The 8th hole is the last one with a real threat of OB on the right. My extreme determination to keep my ball on the course and fly the bunker in the middle of the fairway did nothing for me in the way of actually accomplishing this task. Of course the second ball (my third shot) I piped down the fairway and had a wedge into the green. Why is it that the second guy is always so much better than the first?? Short par 4s are my favorite type of holes in golf and I really liked the 8th hole here at Quaker Ridge. We played it from 335 yards and it was straight up hill. In the photo below you can see how the green is slightly tucked away. Being on the right side of the fairway results in a much more friendly approach shot.
For me, one of the things that gives golf courses personality are their unique quirks. Maybe the halfway hut is after the 10th hole instead of the 9th or maybe there are more par 3s or par 5s than are standard. It could be back to back short par 4s, back to back par 5s or in Quaker Ridge’s case back to back par 3s.
The 9th hole and the 10th hole are both par 3s at Quaker Ridge with the former being a shortish shot of 143 yards from the middle tees and the latter being 186 yards from the middle tees. In the photo below taken from the 9th tee you can see that the green is pushed up a bit and is surrounded by deep bunkers. In other words, plenty of trouble for tee shots that don’t find the very small putting surface.
By the way, if you have any suggestions for the club you are welcome to put them in the suggestion box located near the halfway hut between the 9th and 10th holes. Good luck!
In the photo below of the 10th hole you can see that it is a healthy shot of nearly 190 yards to get to the green. Amazingly all four of us managed to hit the green with our tee shots. Steve who has been a member here for quite some time couldn’t ever recall playing in a group where that had happened. After hitting three balls OB on the first nine holes I hoped that this was a sign of better things to come for me.
Walking from the 10th tee to green you can’t help but notice a very old looking and craggly oak tree. This tree is an important part of the history of the property. The tale goes that George Washington slept under this tree in October of 1776 while General Howe and his troops were camped about a mile and a half away on land owned by Quakers. The next day Washington and his troops marched to White Plains where they were outnumbered and ultimately defeated by Howe. Luckily for those of us residing in the U.S. Washington narrowly managed to escape into New Jersey which in effect kept the rebellion alive. Thank goodness! I’m not really big on afternoon tea and crumpets (though I do enjoy calling people governor) so I’m quite glad that old George managed to avoid capture. As you can see in the photo below, the tree is dead today but I don’t think it will be coming down anytime soon with a history like that.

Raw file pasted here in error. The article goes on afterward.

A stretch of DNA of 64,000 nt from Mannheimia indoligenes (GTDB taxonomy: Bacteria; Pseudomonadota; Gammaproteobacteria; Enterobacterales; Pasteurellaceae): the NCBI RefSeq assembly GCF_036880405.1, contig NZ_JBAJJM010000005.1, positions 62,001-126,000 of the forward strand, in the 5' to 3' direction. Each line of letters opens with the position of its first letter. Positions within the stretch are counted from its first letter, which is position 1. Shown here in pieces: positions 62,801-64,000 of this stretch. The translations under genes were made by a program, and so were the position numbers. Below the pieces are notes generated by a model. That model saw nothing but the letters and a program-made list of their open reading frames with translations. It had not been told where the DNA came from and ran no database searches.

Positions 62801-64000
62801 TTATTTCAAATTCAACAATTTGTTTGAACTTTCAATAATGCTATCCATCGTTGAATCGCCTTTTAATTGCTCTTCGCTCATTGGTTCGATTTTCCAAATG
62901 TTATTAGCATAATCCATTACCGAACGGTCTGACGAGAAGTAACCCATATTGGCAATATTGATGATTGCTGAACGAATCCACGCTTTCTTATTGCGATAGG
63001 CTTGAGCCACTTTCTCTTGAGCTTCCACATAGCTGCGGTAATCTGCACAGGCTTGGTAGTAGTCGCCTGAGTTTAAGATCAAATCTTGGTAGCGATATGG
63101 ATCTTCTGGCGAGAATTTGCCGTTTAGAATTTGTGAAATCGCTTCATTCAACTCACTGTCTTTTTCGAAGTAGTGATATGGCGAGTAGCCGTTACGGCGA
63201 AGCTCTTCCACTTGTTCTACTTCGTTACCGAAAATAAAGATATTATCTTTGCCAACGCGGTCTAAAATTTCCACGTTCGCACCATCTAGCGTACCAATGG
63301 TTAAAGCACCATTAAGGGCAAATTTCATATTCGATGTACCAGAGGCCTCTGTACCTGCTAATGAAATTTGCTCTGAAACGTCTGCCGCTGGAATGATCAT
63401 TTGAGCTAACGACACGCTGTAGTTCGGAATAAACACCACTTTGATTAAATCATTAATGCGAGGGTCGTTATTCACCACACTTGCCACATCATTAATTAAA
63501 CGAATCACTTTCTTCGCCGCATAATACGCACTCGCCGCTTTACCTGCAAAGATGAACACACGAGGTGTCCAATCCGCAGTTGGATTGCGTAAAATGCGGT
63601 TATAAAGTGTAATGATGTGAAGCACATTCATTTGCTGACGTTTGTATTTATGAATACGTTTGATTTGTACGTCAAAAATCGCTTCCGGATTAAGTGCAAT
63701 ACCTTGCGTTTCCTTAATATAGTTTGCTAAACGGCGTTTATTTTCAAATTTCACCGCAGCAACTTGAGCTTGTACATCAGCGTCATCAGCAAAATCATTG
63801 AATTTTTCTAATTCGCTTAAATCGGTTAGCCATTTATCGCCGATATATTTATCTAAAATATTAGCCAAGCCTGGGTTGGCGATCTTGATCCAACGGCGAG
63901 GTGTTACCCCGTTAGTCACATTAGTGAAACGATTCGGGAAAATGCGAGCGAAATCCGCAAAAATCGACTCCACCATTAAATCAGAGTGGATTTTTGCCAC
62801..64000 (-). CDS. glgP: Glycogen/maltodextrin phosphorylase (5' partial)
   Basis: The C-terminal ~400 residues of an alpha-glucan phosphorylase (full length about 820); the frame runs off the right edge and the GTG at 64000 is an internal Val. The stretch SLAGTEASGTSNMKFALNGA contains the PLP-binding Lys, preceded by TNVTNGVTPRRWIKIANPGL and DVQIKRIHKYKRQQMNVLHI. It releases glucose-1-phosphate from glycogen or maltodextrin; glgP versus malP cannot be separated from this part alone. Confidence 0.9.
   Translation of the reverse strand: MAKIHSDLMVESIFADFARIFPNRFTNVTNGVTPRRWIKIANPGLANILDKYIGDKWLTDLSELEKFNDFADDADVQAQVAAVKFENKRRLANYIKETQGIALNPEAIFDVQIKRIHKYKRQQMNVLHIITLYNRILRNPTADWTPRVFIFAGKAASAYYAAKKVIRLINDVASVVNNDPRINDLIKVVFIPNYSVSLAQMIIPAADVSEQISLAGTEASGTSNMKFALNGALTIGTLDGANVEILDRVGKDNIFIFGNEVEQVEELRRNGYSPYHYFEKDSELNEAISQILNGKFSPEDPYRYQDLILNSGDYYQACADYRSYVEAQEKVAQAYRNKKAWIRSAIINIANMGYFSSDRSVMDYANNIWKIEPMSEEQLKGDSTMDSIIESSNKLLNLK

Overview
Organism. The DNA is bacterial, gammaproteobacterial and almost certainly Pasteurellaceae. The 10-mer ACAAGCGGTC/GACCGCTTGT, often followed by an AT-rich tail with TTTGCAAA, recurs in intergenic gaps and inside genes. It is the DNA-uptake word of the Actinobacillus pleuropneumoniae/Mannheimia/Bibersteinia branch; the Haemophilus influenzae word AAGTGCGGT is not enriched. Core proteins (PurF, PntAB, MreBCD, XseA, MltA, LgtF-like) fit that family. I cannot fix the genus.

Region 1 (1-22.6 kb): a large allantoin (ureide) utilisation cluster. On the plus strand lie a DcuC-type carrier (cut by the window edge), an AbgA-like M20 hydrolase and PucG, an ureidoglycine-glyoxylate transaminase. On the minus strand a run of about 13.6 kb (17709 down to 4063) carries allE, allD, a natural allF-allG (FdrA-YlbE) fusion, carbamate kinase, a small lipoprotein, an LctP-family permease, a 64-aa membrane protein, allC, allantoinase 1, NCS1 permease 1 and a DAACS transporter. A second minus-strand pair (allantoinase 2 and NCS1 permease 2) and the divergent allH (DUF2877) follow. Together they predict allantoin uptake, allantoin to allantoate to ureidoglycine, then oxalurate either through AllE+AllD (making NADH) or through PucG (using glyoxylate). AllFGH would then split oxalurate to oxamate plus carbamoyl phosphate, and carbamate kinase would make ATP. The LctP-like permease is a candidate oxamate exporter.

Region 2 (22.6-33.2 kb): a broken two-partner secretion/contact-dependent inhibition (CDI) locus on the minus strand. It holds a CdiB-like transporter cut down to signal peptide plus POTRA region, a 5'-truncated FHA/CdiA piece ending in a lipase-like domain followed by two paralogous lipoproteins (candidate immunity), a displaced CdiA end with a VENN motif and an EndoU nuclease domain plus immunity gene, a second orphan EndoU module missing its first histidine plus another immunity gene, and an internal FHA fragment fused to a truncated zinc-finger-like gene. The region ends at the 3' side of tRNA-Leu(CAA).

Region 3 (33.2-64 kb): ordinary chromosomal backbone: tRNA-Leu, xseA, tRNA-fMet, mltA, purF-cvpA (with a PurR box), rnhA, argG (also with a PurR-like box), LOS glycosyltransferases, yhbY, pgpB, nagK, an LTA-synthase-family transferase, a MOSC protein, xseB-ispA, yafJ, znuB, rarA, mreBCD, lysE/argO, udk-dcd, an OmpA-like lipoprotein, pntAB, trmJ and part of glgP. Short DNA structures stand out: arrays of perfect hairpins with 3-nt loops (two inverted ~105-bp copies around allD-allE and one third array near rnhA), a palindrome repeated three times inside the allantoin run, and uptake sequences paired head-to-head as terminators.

The 11th hole is a slight dogleg left par 4 that we played from 372 yards. This is a really fantastic hole that I did not get a chance to photograph very well. I was having some problems during the round and ended up not getting near as many photos as I usually do. The photo below was taken walking up to the green. Another example of the great stone work here.
The 14th hole is a great par 5 that we played from 508 yards. It is all up hill and has a treacherous bunker complex on the left hand side where I spent a little time. It was on this hole that I really noticed how well suited the topography here is for golf. There is a lot of variety to the land and Tillinghast really routed a great course through the property. The photo below is the 14th green which has a very interesting ridge running through the middle of it meaning that a three putt is a very strong possibility if your approach shot ends up on the opposite side of the green from the hole.
The 15th hole is a mid length par 4 that played 375 yards from our tees. There is a creek that cuts diagonally across the fairway and can cause some trouble on this hole. It does play slightly downhill on the drive so you can pick up a couple of extra yards from that.
Below is a picture of the approach shot to the 15th green. Although the drive played downhill the approach plays slightly uphill you a little extra club is needed here.
The 17th hole is a fun short par 4 that we played from 344 yards. The photo below is of the approach shot which is just a wedge in, but can be trouble if you miss the green.
At the time of this writing A.W. Tillinghast has seven courses in the Top 100 and I have now played 6 of them – all of the ones on the East Coast. Each one is a little different with its own strengths and weaknesses. Quaker Ridge really shines for the routing and the land. There are a bunch of interesting and fun holes that can challenge golfers of all skill levels. I’m a little surprised that the course has not hosted a major or a modern PGA event. It would have no trouble giving a good test to the PGA Tour pros. I suspect that the membership likes to keep their little hidden treasure just that – a hidden treasure. If you get a chance to play here definitely don’t pass it up. Its easy to see why this is a Top 100 course and I’m certain that when the restoration project is finished it is going to be even greater than the course that I saw.